Earlier this year I was watching the 1961 Raj Kapoor film Gunga Jumna.
It was halfway through the village dance scene with Kapoor’s Gunga and Dhanno, the female lead played by Vyjayanthimala, when Son1 looked up from his colouring.
‘She’s not actually singing, is she,’ he pointed out helpfully, before picking out another felt tip pen.
He wasn’t fazed by the deception, truth be told he doesn’t really like Hindi films, it was just obvious to him.
Now, I’m also not taken aback by Bollywood’s long-standing use of ‘playback’ singers, those behind-the-scenes stars whose voices have delighted generations of Indian cinema goers. But I am fascinated by them.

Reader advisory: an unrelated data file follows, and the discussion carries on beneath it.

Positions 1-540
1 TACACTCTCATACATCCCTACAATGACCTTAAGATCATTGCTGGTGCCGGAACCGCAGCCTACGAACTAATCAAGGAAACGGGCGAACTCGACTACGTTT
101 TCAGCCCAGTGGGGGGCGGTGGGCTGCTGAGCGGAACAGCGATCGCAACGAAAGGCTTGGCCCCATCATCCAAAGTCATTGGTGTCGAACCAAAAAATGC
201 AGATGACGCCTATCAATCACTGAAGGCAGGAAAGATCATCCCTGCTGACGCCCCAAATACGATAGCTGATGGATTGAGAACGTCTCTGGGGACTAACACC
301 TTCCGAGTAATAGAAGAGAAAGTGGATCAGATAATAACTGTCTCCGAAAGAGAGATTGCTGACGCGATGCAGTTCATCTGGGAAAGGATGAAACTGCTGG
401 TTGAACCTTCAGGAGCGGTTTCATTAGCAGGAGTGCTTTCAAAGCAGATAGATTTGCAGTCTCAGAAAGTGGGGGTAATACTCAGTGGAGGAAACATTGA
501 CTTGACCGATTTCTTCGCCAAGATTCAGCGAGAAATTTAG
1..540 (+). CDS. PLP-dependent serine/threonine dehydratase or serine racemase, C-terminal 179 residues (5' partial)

I find the suspension of disbelief necessary for many entertainment forms just as easy to apply to Bollywood songs.
I know the words to Mera Joota Hai Japani come from the mouth of Mohammed Rafi not Raj Kapoor and that it’s not Amir Khan but Sonu Nigam that really emotes Zoobie Doobie (see video above), but I don’t care.
More than that I actively conspire against the knowledge, preferring to pretend to myself that the on screen hero is the one with the golden voice.
But still, I’m fascinated by the concept of the playback singer, forever ‘behind the cutain’ and yet more often than not stars in their own right.